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Food Waste Tips

Food & Drink, Food Waste Tips

What to do With Leftover Bread?

what to do with old bread

In the UK we waste a staggering 800,000 tonnes of bread and other baked goods a year, of which a shocking 680,000 tonnes is avoidable.  So to help combat this waste I’ve put together eight handy tips on what to do with leftover bread:

what to do with leftover bread

What to do with leftover bread

* Ignore the best before date – I always ignore best before dates as they refer to food quality rather than safety (which use by dates refer to).  If the bread looks ok, with no mould on it, and smells ok then the chances are it’s fine to eat.  Do check for mould carefully though.  Some bread mould can be white and it can be hard to distinguish between flour and mould, so if in doubt don’t eat it!

*  Has a day-old crusty loaf gone stale or rock hard?  You may think I’m crazy to suggest this, but if you briefly hold it under a cold tap, give it a shake to remove excess water, and then pop it in a hot oven for around 10 minutes then this will make it lovely and soft again.  It’s true, the excellent Love Food Hate Waste told me so!

*  Individual rolls, hot dog buns, croissants, bagels or any similar bread based snack can also be given similar treatment – just wrap them in a damp piece of kitchen roll and microwave them for 10 seconds to pop the freshness back.

*  Don’t throw out the ends of your bread – make breadcrumbs out of them.  The most energy-efficient way to make bread crumbs is to store your ends of bread in a tub or bag in the freezer until you have enough to fill your food processor with.  Then tear into small peices, place in your food processor and pulse until you reach your desired coarseness. Then spread the crumbs to a 0.5cm thickness onto a baking tray and place into a low oven (150C/gas 2) for 20-30 minutes, stirring the crumbs gently halfway through cooking, until lightly golden-brown and dry. These will keep for a few weeks in an airtight container, or for 3 months in the freezer.

*  Leftover bread is also fantastic in bread and butter pudding (my personal favourite is whisky and marmalade bread and butter pudding – so tasty!)

*  If you have leftover cake (this never happens in my house!) then cake can also be frozen, either in slices or whole.  Bon Appetit has some great advice for freezing cake.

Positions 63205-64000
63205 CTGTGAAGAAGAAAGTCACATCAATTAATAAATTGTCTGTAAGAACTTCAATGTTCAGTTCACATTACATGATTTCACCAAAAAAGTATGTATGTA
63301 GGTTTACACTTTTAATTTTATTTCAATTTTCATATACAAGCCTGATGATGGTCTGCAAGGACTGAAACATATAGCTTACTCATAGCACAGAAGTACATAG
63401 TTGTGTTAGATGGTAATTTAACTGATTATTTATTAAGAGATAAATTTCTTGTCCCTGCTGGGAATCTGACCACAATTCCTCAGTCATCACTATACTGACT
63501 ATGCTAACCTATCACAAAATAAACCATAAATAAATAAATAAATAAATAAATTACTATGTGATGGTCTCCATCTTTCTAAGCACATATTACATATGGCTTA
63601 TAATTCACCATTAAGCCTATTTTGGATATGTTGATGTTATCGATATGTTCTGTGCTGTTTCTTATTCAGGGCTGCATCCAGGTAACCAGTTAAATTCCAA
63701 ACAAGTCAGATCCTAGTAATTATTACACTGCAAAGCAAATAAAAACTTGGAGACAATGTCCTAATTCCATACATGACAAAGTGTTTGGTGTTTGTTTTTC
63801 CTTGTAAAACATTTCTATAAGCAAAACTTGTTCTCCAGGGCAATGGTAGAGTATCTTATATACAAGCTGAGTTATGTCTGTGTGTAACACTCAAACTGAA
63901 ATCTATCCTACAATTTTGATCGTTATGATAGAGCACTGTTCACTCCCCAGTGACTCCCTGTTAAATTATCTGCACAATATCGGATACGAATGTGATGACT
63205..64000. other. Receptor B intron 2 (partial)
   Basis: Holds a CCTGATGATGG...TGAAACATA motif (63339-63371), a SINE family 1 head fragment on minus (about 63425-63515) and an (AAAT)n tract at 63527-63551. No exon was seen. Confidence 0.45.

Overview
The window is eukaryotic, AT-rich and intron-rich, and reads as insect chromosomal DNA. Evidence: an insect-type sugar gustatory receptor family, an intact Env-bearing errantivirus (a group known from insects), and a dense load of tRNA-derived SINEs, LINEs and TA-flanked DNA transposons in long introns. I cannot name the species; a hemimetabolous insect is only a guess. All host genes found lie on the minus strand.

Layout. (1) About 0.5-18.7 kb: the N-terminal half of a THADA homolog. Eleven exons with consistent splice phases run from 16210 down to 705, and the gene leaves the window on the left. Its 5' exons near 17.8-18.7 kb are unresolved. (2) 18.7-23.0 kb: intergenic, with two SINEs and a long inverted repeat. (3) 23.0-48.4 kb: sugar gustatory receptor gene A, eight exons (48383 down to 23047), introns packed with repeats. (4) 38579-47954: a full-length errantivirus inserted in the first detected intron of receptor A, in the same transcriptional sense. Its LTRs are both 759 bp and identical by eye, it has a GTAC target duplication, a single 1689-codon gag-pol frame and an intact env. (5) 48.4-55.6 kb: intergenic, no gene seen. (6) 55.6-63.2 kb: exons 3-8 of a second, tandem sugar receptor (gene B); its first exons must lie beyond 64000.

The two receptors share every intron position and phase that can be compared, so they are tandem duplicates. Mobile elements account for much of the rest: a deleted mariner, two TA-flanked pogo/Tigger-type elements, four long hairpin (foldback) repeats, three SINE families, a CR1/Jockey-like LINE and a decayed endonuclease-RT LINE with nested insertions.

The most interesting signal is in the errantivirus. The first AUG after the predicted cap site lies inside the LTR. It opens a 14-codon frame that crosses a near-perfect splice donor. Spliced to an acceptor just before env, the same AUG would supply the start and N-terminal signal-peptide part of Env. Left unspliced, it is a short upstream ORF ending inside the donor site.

*  Bread lasts longer stored in a cool dark and dry place, such as a bread bin or cupboard.  Avoid the fridge – apparently storing bread in the fridge draws moisture out of the fridge, causing it to go stale six times faster than if you’d stored it in a cupboard or bread bin.

*  Finally, if you find yourself rarely finishing a standard sized loaf of bread then change your shopping habits and buy a half-loaf instead (saving you money at the same time).  Alternatively, freeze half of the loaf on the day you buy it – slices can be toasted from frozen or defrosted and used as normal, with no perceptible differences in taste or texture.  Bread lasts for about 6 months in the freezer, and it will save you asking the question “what to do with leftover bread?”.

Have I missed any tips on what to with leftover bread?  Do share in the comments below!

Also check out my other food waste tips for eggs, milkberries and bananas.

Food & Drink, Food Waste Tips

Make Berries Last Longer With One Simple Ingredient

make berries last longer

make berries last longer

While we’re still in blackberry season, I thought I’d share with you a great tip to help extend make berries last longer in the fridge before going off.  Not just blackberries, but raspberries, strawberries, blueberries, and any other berry you can care to think of.  This is especially great if you’ve picked more blackberries than you can eat or have some left over from making delicious jam!

The secret to make berries last longer is quite surprising – vinegar!  I love using vinegar as a great chemical free cleaner, but who would have guessed that using vinegar can help your berries to last longer in the fridge?

how-to-make-berries-last-longer

How to Make Berries Last Longer

According to Cooks Illustrated all you have to do is rinse your berries in a solution of one part vinegar (white vinegar or apple cider vinegar works best) to three parts water.  Then dry the berries in a salad spinner lined with kitchen roll until completely dry, and store in a kitchen roll lined airtight container to help make berries last longer.

I don’t own a salad spinner and I’m not about to go out and buy one to add more plastic to my kitchen, so instead I filled a bowl with one part vinegar to three parts water and gave my berries a short soak for a minute.  Then I drained and rinsed my berries, and gently patted them dry with a clean (dark coloured!) tea towel, before placing them in the fridge in a tub on top of a folded piece of kitchen roll to help absorb any water.

wash berries with vinegar

 

Ready to go in the fridge!

Cooks Illustrated say that the vinegar wash acts as an antiseptic agent – helping to remove any spores or bacteria on the surface of the fruit that can cause mould.  I think the act of completely drying the fruit may also play a factor in extending their life as well, as I’ve found that washing berries without then drying them before storing them always speeds up the rotting process.

My verdict is yes, it indeed helps to make berries last longer.  The berries that I have picked in the past started to go off after 24 hours, but using the vinegar and drying technique I stretched this batch into lasting two days.  It could have been more but I didn’t want to risk them rotting and wasting perfectly good berries so we ate them!  And to dispel any worries: no your fruit doesn’t taste of vinegar!

Will you be trying this?  Let me know how you get on!

update: my berries lasted a whole week!